Whip use: I mentioned above the importance of the whip use on the inside wheeler in turns. Now to the leaders: In the previous parts I wrote already how difficult it is to use the whip on the leaders. For that reason you often see advanced team drivers having an extra long fishing pole type whip on the carriage during training and warm-up, which has a pole long enough to more easily reach the leaders. Often the groom uses that in warm-up and for training, as the leaders must know, even if they are usually forward enough, that you can still reach them with the whip. Otherwise they learn that they can become lazy and don’t even shape up anymore when you call their names. So it helps in the training to call a leaders name, and if he does not react, then he immediately needs a little touch with the whip. But that touch with the whip is difficult to give without having the wheelers disturbed by the whip flying by. Here are a few training tips: The groom throwing rocks. The groom with a long telescope whip. The groom walking (or running) next to the leader, and you calling the leaders name, and when he does not react, then the groom touching him from the side, and finally your own best chance to touch him with your four-in-hand whip from the box without hitting your wheelers in the face: Drive a large circle to the side of the leader whom you want to show that you can still reach him with the whip. Then unfurl your whip and have it ready pointed out to the side of the leader whom you want to touch, call his name, and when he does not react, swing the whip in a wide circle motion far away from the inside wheeler through the inside of your turn and hit the inside leader on his side.  That is your best chance of touching the leader without disturbing any other horse of your team. You will need to do that every now and then to show the leaders, that you are still in charge, and that they still need to obey your voice, and that you can still reach them with the whip if they don’t listen to your voice. Of course this is easier done on the right side to the right leader, than having to reach over and doing the same in a left hand circle to the left leader. But it needs to be done to him too on occasions to remind him too that you can still reach him.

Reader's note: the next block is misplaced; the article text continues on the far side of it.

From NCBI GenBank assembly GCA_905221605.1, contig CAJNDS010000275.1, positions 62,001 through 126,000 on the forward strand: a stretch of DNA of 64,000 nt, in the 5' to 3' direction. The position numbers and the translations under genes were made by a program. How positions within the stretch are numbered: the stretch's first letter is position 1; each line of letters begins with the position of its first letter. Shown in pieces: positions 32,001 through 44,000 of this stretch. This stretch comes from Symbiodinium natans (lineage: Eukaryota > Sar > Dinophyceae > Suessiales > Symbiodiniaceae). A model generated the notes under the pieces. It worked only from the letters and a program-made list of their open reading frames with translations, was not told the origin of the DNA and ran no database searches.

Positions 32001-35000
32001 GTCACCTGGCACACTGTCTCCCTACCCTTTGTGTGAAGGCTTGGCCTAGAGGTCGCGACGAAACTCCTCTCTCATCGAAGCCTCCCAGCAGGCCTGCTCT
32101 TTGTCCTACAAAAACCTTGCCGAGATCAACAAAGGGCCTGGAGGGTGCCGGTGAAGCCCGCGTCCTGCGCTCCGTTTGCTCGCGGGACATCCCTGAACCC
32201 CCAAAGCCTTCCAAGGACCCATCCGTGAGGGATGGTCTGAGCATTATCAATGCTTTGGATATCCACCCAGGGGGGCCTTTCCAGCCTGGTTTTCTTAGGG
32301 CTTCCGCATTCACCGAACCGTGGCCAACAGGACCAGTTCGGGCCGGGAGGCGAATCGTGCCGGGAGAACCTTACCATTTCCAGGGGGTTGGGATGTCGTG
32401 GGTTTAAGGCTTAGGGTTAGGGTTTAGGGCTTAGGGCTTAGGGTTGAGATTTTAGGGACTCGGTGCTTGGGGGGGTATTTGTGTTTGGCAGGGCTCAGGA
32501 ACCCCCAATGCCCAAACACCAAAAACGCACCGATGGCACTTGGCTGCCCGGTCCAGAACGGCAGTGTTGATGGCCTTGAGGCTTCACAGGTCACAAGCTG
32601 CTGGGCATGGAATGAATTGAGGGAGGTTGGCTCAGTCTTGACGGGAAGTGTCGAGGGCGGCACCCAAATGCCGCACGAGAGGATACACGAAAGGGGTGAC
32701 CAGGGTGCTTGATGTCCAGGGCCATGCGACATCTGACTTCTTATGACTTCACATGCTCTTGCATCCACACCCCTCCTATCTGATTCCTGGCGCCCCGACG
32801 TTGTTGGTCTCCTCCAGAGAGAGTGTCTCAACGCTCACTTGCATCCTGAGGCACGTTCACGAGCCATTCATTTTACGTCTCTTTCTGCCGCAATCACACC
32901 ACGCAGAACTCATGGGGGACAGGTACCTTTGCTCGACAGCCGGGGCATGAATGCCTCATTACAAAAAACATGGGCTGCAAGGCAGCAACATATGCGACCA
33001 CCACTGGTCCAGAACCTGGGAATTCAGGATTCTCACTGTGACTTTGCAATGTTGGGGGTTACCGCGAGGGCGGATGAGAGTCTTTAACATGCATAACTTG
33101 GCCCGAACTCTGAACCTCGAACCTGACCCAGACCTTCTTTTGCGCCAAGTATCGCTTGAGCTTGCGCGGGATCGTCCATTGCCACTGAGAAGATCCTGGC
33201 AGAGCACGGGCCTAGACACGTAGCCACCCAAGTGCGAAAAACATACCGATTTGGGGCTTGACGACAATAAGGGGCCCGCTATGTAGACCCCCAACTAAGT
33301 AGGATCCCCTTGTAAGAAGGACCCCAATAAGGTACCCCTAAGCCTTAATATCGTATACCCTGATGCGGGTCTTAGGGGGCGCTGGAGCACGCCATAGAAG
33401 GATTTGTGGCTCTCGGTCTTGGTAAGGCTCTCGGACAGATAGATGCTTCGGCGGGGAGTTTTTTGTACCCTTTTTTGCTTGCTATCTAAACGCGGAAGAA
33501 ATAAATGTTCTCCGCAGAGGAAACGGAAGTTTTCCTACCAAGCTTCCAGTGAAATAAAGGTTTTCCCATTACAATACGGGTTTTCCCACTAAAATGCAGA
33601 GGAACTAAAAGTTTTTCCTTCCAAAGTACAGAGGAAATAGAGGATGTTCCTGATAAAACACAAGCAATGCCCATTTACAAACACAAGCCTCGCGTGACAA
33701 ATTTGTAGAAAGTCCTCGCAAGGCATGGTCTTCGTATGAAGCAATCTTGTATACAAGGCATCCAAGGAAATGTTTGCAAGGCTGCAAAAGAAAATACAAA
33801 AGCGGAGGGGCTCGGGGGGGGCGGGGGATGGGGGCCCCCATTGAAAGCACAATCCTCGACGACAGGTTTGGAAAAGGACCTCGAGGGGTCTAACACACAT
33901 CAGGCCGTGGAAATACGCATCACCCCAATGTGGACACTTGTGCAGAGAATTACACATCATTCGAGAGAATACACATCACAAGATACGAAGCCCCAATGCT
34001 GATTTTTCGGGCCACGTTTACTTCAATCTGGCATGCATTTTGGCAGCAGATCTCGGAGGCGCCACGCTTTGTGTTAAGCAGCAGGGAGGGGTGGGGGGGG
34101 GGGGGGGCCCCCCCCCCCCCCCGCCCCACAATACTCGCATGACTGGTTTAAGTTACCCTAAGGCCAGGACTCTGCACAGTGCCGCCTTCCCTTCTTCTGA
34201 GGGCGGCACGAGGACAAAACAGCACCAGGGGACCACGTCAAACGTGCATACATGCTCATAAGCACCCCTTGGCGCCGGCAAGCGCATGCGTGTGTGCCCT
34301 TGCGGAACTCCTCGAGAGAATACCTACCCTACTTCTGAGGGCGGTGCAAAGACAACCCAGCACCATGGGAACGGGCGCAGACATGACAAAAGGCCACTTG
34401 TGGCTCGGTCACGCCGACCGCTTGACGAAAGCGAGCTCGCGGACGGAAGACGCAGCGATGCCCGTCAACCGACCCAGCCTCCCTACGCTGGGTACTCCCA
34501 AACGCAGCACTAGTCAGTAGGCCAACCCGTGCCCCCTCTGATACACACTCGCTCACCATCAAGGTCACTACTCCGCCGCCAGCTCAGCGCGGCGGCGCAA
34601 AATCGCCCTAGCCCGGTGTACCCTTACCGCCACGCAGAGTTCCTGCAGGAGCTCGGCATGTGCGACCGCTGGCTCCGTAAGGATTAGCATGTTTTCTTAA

Rein-backs: In order to achieve a fairly straight rein-back, just back your wheelers, e.g. just grab the two wheeler reins and ask the wheelers to back-up, and forget the leaders. As your wheelers back your vehicle, they also back you on the box seat, and with that your hand goes back and with that you then also get the leaders to come back with you a split second later than the wheelers. This way the leader traces will help to keep your pole head straight and you have less chance of a crooked rein-back - even if you don’t have that new modern fifth wheel brake to help with the straight rein-back.